The cellular portion of blood contains red blood cells (RBCs), white blood cells (WBCs) and platelets. The RBCs carry oxygen from the lungs ; the WBCs help to fight infection; and platelets are parts of cells that the body uses for clotting. All blood cells are produced in the bone marrow . As children, most of our bones produce blood. As we age this gradually diminishes to just the bones of the spine (vertebrae), breastbone (sternum), ribs, pelvis and small parts of the upper arm and leg. Bone marrow that actively produces blood cells is called red marrow, and bone marrow that no longer produces blood cells is called yellow marrow. The process by which the body produces blood is called hematopoiesis . All blood cells (RBCs, WBCs and platelets) come from the same type of cell, called the pluripotential hematopoietic stem cell . This group of cells has the potential to form any of the different types of blood cells and also to reproduce itself. This cell then forms committed stem cells that will form specific types of blood cells.
How you can help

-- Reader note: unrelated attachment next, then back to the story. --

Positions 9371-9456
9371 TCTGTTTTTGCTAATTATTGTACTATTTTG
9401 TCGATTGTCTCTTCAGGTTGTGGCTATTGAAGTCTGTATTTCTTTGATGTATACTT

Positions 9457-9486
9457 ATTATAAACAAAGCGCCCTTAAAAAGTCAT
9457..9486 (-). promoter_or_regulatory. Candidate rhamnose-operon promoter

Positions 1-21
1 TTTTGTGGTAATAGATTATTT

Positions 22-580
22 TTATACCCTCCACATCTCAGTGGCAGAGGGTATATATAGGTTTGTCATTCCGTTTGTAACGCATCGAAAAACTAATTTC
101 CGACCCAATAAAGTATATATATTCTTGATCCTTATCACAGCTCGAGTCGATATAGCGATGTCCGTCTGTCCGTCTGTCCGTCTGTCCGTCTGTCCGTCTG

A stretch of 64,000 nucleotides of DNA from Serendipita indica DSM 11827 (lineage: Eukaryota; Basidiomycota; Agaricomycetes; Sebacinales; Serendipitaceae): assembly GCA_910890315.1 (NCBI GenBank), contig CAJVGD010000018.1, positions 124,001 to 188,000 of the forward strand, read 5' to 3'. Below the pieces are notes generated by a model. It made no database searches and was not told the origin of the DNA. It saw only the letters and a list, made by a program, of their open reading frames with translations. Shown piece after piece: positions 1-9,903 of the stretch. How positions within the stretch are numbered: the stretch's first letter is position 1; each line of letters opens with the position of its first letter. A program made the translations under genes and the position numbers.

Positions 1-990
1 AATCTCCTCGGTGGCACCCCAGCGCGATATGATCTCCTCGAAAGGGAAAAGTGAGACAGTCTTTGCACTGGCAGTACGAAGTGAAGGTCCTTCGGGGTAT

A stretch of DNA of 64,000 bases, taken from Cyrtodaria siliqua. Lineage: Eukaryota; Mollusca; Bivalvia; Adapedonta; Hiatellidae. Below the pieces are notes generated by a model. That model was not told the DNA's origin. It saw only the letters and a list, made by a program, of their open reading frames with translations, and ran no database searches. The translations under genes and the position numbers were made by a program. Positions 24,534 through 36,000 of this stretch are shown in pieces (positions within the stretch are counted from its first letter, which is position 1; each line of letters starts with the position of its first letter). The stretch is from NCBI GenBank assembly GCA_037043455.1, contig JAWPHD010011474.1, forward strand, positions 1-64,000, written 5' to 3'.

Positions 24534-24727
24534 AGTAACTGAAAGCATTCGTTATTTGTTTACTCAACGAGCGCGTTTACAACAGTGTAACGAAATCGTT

Because so little is known about the gut microbiota in general — the projects performed to date, although extremely valuable, have generally focused on very carefully chosen groups of people being studied for specific purposes (they reflect our diversity to about the same extent that Congress does…). We want real diversity–your diversity–be it in terms of ethnicity, diet, lifestyle, how often you wash, or something else! And, because this is a crowdfunded project, we also need your financial support. While paying for studies of microbes has become cheaper, money that pays for the time of scientists, reagents and, and you aren’t going to believe this, a robot (more on the robot later). So, you might be asking yourself, if you contribute to see what lives in you what do you get in return? Like other crowdfunded projects, American Gut will give you rewards to say thank you for your support. You will get a list of the dominant microbes in your gut, and several visualizations showing how they compare to the population at large (charts showing the dominant kinds of microbes along with what they are most associated with, and an overall view of the kinds of possible microbial configurations and how they compare to other people, including the Human Microbiome Project). Like the Genographic project, we will also include some visualizations showing where else on earth similar microbes have been found, using the Earth Microbiome Project data.